Dr. Ying Chen, IBM Research

YING CHEN is a Research Staff Member, Master Inventor and a Sr. Manager at IBM Almaden Research Center. Ying received Ph.D. from Computer Science Department at University of Illinois at Urbana-Champaign. She has over 13 years of industry experience in established IBM research center and a start-up company. She leads a research team in IBM Almaden research center, focusing on Text Analytics and its application domains such as Social Media and Web analytics, patent and scientific literature analytics, bio- and Chem-informatics and Service-Oriented Computing. She also has extensive backgrounds in storage systems, parallel and distributed computing, databases, performance evaluation and modeling. Ying's team delivered successful analytics solutions that are commercially available. The work resulted in 30+ patents, numerous publications, and major awards such as Computer World Horizon award in 2006.


Dr. Fernando Gomez, UCF

FERNANDO GOMEZ graduated with a Ph.D. in Computer Science from the Ohio State University in 1981. He is now a Professor of Computer Science in the Department of Electrical Engineering and Computer Science at the University of Central Florida. Gomez's area of research is Natural Language Processing (NLP). His major focus is the determination of the verb meaning, or verb predicate, its argument structure, semantic roles and adjuncts from the output of statistical parses. In addition, he is working on the automated acquisition of knowledge from engineering domains, the Web, Wikipedia and the Google 1T 5-gram corpus. Recent publications describing this research include the ACL (Association for Computational Linguistics), AAAI (American Association for Artificial Intelligence), CoNLL (Conference on Computational Natural Language Learning).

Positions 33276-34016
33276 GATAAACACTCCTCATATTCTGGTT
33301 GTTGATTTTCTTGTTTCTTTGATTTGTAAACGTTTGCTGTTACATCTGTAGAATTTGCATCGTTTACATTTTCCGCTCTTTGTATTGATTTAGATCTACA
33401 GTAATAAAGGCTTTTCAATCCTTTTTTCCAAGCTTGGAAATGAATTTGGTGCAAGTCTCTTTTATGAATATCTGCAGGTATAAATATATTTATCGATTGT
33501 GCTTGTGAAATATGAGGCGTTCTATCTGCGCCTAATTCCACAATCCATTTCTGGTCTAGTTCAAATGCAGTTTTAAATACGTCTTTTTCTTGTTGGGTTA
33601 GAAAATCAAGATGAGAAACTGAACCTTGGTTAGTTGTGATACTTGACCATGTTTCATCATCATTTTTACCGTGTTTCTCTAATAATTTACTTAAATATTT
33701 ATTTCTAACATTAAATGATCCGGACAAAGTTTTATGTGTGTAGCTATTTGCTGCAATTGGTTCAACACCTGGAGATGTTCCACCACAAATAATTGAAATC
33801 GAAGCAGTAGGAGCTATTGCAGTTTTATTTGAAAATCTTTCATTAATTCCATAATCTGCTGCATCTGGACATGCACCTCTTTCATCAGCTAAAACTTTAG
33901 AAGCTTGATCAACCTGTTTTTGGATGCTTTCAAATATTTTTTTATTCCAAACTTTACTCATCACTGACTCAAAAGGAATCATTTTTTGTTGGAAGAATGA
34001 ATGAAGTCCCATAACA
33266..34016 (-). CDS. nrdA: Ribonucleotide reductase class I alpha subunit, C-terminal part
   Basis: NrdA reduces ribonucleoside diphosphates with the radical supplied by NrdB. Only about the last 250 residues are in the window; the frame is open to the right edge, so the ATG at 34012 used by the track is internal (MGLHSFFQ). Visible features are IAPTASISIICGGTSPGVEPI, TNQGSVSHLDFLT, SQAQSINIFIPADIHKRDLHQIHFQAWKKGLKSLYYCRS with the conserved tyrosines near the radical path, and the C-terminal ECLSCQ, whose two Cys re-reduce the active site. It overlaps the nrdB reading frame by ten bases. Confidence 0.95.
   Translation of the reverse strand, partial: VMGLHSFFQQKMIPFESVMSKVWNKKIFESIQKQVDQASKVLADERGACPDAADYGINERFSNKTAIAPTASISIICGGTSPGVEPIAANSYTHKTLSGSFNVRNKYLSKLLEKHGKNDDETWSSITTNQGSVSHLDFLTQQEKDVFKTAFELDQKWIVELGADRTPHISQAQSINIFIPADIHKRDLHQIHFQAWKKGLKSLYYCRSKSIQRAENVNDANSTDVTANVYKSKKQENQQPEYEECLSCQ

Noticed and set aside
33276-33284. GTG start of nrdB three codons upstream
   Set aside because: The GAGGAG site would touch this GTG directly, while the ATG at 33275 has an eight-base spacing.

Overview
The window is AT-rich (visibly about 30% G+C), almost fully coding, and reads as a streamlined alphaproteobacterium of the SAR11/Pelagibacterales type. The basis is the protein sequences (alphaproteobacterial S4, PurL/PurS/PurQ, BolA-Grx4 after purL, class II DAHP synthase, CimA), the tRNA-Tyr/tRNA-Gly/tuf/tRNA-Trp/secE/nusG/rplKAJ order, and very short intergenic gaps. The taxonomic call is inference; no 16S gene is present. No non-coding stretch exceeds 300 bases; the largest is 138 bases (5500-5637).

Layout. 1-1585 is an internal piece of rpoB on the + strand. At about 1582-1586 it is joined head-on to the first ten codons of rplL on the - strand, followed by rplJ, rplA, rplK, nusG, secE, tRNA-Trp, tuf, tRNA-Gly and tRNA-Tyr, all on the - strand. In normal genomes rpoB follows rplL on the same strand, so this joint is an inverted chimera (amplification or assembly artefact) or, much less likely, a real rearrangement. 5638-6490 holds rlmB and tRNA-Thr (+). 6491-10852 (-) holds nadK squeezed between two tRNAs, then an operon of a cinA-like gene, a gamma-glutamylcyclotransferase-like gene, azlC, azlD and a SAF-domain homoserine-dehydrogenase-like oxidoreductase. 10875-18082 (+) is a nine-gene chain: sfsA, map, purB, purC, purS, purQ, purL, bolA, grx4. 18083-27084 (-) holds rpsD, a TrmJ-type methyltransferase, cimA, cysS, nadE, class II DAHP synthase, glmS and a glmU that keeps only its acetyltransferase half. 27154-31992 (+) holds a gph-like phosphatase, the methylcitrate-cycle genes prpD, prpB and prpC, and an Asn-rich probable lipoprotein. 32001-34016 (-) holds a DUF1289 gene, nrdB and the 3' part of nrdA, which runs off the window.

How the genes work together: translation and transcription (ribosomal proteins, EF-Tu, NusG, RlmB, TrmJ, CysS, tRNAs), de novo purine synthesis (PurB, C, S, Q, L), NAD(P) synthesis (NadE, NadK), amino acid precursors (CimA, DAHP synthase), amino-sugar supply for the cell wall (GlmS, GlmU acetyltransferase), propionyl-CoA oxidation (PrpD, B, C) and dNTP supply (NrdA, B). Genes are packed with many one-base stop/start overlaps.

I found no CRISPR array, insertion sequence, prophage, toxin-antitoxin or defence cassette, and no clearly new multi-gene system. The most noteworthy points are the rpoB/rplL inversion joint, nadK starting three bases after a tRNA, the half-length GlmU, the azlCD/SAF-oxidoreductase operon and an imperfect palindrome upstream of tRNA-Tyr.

Dr. David Hogg, NYU

DAVID HOGG is an astronomer in the Department of Physics at New York University. His work is focused on the Dark Matter; its properties can only be inferred (at the present day) by considering the kinematics of stars and gas (on small scales) or galaxies (on large scales). He also works on comprehensive projects in astrophysics, including measurement of the position and velocity of every star in our Galaxy, and the position and mass of every galaxy in the observable Universe. He received his Ph.D. from Caltech in 1998 and started at NYU in 2001.


Dr. Jane Malin, NASA JSC